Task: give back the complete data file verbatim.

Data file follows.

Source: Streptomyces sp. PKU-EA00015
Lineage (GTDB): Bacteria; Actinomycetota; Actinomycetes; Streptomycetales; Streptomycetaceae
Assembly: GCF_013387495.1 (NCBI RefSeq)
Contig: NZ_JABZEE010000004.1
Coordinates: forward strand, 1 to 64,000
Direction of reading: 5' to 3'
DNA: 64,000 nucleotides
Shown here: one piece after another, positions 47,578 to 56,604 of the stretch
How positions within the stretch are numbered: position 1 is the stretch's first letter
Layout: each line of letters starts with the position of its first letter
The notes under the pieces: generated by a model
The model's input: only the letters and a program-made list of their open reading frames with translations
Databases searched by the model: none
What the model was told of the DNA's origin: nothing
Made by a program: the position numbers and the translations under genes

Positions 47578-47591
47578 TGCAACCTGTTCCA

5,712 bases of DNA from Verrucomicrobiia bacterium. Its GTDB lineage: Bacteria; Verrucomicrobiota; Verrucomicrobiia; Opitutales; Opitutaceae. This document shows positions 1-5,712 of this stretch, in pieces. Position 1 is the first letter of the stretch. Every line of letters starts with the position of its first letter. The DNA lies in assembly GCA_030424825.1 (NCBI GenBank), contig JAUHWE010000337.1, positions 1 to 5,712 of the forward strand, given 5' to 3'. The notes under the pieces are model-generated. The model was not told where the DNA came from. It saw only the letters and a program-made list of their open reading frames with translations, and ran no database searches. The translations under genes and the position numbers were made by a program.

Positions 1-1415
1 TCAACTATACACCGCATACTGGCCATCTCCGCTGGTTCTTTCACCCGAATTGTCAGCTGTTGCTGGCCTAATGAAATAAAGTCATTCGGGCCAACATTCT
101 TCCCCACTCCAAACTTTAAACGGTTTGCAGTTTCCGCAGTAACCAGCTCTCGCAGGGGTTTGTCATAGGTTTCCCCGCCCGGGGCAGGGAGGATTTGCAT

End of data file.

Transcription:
Source: Streptomyces sp. PKU-EA00015
Lineage (GTDB): Bacteria; Actinomycetota; Actinomycetes; Streptomycetales; Streptomycetaceae
Assembly: GCF_013387495.1 (NCBI RefSeq)
Contig: NZ_JABZEE010000004.1
Coordinates: forward strand, 1 to 64,000
Direction of reading: 5' to 3'
DNA: 64,000 nucleotides
Shown here: one piece after another, positions 47,578 to 56,604 of the stretch
How positions within the stretch are numbered: position 1 is the stretch's first letter
Layout: each line of letters starts with the position of its first letter
The notes under the pieces: generated by a model
The model's input: only the letters and a program-made list of their open reading frames with translations
Databases searched by the model: none
What the model was told of the DNA's origin: nothing
Made by a program: the position numbers and the translations under genes

Positions 47578-47591
47578 TGCAACCTGTTCCA

5,712 bases of DNA from Verrucomicrobiia bacterium. Its GTDB lineage: Bacteria; Verrucomicrobiota; Verrucomicrobiia; Opitutales; Opitutaceae. This document shows positions 1-5,712 of this stretch, in pieces. Position 1 is the first letter of the stretch. Every line of letters starts with the position of its first letter. The DNA lies in assembly GCA_030424825.1 (NCBI GenBank), contig JAUHWE010000337.1, positions 1 to 5,712 of the forward strand, given 5' to 3'. The notes under the pieces are model-generated. The model was not told where the DNA came from. It saw only the letters and a program-made list of their open reading frames with translations, and ran no database searches. The translations under genes and the position numbers were made by a program.

Positions 1-1415
1 TCAACTATACACCGCATACTGGCCATCTCCGCTGGTTCTTTCACCCGAATTGTCAGCTGTTGCTGGCCTAATGAAATAAAGTCATTCGGGCCAACATTCT
101 TCCCCACTCCAAACTTTAAACGGTTTGCAGTTTCCGCAGTAACCAGCTCTCGCAGGGGTTTGTCATAGGTTTCCCCGCCCGGGGCAGGGAGGATTTGCAT